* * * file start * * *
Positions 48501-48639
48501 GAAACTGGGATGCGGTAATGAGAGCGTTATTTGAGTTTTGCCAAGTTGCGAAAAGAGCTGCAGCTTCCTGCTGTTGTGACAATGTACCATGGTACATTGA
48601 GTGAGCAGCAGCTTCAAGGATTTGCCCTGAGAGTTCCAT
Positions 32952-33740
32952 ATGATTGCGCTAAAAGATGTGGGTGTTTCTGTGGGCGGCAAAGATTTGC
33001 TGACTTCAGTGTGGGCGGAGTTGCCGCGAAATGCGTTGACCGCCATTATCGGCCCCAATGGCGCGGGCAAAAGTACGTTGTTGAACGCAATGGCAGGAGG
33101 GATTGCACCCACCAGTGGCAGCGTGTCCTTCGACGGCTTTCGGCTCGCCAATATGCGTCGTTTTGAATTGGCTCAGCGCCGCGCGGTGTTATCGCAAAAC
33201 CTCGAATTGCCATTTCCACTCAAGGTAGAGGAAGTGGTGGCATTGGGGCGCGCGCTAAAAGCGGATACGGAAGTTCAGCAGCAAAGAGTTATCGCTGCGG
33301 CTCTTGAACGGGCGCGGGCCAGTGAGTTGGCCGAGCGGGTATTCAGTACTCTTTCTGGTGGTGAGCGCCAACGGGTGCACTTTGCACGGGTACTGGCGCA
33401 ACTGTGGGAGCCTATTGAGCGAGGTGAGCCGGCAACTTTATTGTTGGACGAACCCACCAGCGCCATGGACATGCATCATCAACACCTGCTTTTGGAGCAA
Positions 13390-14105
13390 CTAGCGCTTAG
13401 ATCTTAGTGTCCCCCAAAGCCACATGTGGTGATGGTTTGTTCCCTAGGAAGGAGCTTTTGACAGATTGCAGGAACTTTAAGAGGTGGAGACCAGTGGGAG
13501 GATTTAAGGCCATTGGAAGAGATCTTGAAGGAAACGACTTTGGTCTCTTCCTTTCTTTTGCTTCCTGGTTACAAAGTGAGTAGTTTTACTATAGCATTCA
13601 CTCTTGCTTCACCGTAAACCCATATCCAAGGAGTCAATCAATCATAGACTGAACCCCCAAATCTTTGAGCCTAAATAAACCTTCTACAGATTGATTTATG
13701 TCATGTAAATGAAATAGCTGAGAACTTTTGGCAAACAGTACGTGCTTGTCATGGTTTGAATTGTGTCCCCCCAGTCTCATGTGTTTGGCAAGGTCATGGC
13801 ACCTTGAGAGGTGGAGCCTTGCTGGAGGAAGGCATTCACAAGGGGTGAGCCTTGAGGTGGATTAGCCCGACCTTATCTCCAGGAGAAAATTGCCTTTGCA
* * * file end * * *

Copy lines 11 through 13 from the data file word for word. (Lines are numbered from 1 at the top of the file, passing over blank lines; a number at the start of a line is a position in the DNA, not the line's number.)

Positions 13390-14105
13390 CTAGCGCTTAG
13401 ATCTTAGTGTCCCCCAAAGCCACATGTGGTGATGGTTTGTTCCCTAGGAAGGAGCTTTTGACAGATTGCAGGAACTTTAAGAGGTGGAGACCAGTGGGAG